Vandana Shiva on Bt cotton toxification (26/1/2005)

The Financial Express, India, in its Monday (January 24, 2005) edition had 2 pieces on GM. One was by Bhagirath Choudhary, national coordinator of ISAAA in India, and just repeated the usual list of ISAAA claims about global uptake of GM crops. The piece below is by Dr Vandana Shiva, founder-director of Research Foundation for Science, Technology & Ecology.

Bt Cotton: Can we call it a success story?

Dr Vandana Shiva says -

It is about toxification of our systems

Financial Express, January 24, 2005

Toxification of governance: Bt Cotton entered the country illegally. Imports and field trials did not have the clearance of the Genetic Engineering Approval Committee (GEAC), which is required under the rules for regulating genetically engineered organisms under the Environment (Protection) Act, 1986. The Research Foundation for Science, Technology and Ecology has filed a case in the Supreme Court, challenging this toxification of our governance and regulatory system.

On January 6, 2005, Monsanto had to pay a penalty of $500,000 after it was sued by the United States Securities and Exchange Commission for corruption involving $700,000 of illegal or questionable payments made to various Indonesian officials. Monsanto admitted in the United States District Court for the District of Columbia, that it paid over $750,000 in bribes to more than 140 government officials and members of their families between 1997 and 2000.

Toxification of agriculture: Bt Cotton is itself a toxic product. It induces genes from bacteria to produce toxins in plants to control the bollworm. The bollworm is however being more efficiently controlled by toxic Coke and Pepsi than by Monsanto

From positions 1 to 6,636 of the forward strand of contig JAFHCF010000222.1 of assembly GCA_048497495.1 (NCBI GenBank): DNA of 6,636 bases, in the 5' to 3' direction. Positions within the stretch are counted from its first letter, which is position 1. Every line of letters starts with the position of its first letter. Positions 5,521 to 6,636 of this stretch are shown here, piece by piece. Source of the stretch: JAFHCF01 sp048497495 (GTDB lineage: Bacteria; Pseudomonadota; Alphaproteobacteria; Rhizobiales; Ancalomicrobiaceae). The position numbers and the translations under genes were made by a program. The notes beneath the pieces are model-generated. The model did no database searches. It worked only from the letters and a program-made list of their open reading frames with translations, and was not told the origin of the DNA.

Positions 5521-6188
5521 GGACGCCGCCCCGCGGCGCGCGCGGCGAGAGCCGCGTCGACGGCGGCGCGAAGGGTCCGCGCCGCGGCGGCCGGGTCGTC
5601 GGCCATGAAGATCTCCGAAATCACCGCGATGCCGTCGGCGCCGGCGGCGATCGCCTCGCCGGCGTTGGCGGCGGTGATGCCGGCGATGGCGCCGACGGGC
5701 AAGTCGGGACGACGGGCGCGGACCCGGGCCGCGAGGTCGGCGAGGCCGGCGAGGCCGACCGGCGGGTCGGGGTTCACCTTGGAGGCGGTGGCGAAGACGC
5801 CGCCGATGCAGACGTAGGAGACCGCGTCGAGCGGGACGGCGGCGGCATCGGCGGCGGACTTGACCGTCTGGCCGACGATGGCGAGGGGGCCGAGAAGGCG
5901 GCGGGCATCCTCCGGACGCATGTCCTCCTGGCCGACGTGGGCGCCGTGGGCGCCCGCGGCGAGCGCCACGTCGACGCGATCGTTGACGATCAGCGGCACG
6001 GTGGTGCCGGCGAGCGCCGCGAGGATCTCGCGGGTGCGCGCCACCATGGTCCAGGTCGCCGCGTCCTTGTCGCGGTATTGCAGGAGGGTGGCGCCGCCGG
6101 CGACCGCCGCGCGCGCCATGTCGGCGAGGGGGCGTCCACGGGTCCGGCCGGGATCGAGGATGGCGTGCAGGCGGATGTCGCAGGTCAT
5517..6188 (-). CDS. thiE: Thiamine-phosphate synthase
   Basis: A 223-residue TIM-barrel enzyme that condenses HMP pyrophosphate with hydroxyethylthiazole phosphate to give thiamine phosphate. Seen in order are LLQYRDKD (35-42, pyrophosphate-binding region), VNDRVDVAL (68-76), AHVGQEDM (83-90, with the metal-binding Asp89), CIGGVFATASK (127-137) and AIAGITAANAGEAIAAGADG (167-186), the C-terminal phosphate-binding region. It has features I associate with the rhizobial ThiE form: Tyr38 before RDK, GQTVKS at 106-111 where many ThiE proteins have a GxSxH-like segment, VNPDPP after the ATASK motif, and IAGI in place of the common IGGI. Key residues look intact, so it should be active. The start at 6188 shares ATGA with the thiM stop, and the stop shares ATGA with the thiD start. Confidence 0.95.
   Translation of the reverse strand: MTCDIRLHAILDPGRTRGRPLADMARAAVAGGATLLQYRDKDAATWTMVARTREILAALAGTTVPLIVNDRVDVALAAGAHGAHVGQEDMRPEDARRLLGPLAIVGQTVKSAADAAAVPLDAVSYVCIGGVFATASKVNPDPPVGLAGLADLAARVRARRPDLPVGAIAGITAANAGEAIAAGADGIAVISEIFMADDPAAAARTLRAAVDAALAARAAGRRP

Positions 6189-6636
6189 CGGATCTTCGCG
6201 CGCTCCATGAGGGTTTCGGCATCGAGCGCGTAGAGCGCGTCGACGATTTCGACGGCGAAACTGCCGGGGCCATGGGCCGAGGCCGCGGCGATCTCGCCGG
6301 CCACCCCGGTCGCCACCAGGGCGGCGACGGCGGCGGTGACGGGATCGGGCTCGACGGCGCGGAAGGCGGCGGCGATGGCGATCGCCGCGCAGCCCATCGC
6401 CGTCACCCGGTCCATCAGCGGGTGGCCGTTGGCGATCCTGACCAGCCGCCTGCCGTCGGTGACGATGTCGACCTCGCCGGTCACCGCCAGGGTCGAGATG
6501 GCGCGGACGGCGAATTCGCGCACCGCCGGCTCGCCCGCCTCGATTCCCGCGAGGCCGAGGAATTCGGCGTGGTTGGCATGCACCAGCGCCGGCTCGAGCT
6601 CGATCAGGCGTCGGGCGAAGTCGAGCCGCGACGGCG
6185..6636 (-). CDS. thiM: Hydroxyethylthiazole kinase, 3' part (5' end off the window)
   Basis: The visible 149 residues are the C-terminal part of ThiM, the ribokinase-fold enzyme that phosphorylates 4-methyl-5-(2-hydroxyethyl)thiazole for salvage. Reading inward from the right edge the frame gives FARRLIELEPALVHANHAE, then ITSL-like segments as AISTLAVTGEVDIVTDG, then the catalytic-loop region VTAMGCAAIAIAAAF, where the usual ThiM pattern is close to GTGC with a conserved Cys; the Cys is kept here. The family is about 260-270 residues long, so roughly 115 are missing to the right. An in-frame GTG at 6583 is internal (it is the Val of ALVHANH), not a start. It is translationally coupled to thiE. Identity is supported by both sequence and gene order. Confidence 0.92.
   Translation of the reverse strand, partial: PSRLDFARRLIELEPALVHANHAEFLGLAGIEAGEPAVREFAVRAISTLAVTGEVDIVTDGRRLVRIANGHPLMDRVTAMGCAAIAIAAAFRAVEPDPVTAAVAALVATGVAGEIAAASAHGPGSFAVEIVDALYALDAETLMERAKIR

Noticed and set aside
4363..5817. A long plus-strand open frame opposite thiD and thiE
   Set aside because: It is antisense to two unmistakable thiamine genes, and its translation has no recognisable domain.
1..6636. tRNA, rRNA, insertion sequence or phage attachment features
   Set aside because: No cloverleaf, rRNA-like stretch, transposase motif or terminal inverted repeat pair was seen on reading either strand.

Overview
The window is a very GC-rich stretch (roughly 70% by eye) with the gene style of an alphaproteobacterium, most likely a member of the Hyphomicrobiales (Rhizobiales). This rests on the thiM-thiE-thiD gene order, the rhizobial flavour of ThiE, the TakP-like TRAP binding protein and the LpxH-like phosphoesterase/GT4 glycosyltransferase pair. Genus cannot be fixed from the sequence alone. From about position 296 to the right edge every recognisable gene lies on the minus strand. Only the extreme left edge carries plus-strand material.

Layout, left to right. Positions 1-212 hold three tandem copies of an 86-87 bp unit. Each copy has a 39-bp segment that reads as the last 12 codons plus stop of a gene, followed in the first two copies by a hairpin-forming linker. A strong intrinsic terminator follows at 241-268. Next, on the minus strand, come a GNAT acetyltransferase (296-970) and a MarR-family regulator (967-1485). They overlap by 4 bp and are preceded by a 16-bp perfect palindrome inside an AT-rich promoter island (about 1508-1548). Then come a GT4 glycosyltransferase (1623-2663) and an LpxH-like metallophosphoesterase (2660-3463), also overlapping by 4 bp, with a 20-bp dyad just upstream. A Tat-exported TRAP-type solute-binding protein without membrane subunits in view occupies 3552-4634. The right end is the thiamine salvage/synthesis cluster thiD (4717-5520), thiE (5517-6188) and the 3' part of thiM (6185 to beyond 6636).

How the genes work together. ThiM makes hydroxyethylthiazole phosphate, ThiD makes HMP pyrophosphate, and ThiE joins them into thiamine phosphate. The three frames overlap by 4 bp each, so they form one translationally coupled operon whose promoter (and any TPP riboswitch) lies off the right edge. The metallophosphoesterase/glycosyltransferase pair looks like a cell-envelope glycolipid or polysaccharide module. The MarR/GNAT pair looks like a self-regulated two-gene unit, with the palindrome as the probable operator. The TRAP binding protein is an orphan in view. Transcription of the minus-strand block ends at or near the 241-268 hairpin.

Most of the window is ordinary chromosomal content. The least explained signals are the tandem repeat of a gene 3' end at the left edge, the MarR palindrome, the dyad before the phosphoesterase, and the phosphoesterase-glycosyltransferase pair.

Bt Cotton as reported by farmers. The only function of genetic engineering toxic genes into plant is failing.

For the false promises, Indian farmers are paying US prices for cotton seed. Starting 2004, the profits from Bt Cotton in India are the same as in the US and Australia. The additional profit is due entirely to a huge price hike in India from $19/bag in 2002 to $72/bag in 2004. In contrast, Latin American farmers are paying $24/bag and Chinese farmers $22/bag.

High seed and input prices are pushing farmers into debt and then to suicide.

Toxification of truth: For three years in a row, Bt Cotton has failed thousands of farmers. In a recent study undertaken by the Research Foundation for Science, Technology and Ecology, it was found that Bt Cotton farmers spent Rs 6,813 per acre compared to Rs 580 for farmers growing non Bt Cotton. Inspite of repeated failure, Monsanto sites GM crops in India as a miracle.

(The writer is founder director of Research Foundation for Science, Technology & Ecology)

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